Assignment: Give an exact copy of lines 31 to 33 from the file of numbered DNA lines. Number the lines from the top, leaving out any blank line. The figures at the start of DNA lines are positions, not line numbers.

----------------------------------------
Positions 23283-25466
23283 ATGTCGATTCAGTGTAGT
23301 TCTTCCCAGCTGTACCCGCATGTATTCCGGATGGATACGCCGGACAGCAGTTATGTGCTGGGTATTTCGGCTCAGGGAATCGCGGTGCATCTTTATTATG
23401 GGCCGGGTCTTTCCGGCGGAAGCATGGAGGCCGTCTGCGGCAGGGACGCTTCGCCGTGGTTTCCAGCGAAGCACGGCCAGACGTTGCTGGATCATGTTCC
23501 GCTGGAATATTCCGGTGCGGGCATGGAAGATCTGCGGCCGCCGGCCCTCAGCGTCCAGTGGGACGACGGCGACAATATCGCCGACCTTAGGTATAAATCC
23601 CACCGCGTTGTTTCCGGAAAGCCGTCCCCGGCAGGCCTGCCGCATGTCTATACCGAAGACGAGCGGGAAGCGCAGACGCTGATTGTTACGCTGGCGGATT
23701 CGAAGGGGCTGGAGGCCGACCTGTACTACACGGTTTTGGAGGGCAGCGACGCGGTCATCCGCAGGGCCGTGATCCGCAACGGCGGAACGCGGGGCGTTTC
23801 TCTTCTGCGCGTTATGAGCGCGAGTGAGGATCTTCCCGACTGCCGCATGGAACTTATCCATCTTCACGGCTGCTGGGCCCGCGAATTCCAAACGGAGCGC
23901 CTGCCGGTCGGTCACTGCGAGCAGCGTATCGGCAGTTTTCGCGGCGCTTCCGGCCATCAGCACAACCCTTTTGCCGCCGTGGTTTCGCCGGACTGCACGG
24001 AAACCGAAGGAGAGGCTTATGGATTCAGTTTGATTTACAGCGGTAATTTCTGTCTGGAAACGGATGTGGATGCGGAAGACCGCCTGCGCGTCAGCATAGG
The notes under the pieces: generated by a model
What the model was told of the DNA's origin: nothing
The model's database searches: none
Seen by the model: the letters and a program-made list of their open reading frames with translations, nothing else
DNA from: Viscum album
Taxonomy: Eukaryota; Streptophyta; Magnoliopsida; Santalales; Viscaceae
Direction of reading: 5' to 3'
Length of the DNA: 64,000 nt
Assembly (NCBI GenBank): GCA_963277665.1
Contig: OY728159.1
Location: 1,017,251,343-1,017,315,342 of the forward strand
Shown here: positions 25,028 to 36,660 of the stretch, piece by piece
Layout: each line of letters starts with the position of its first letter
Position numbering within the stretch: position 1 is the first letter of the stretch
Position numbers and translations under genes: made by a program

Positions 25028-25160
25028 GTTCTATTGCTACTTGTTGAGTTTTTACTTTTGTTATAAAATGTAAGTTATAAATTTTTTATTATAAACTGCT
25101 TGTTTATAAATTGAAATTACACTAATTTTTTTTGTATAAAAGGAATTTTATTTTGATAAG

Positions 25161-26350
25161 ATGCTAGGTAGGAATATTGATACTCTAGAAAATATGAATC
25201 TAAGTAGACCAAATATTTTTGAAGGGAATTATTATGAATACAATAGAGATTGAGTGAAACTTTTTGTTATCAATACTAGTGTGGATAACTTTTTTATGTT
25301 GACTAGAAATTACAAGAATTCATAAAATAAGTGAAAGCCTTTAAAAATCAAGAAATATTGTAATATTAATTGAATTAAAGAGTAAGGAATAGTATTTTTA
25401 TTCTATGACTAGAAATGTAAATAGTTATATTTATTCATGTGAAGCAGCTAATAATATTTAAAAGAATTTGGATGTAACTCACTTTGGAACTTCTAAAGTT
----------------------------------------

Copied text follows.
25201 TAAGTAGACCAAATATTTTTGAAGGGAATTATTATGAATACAATAGAGATTGAGTGAAACTTTTTGTTATCAATACTAGTGTGGATAACTTTTTTATGTT
25301 GACTAGAAATTACAAGAATTCATAAAATAAGTGAAAGCCTTTAAAAATCAAGAAATATTGTAATATTAATTGAATTAAAGAGTAAGGAATAGTATTTTTA
25401 TTCTATGACTAGAAATGTAAATAGTTATATTTATTCATGTGAAGCAGCTAATAATATTTAAAAGAATTTGGATGTAACTCACTTTGGAACTTCTAAAGTT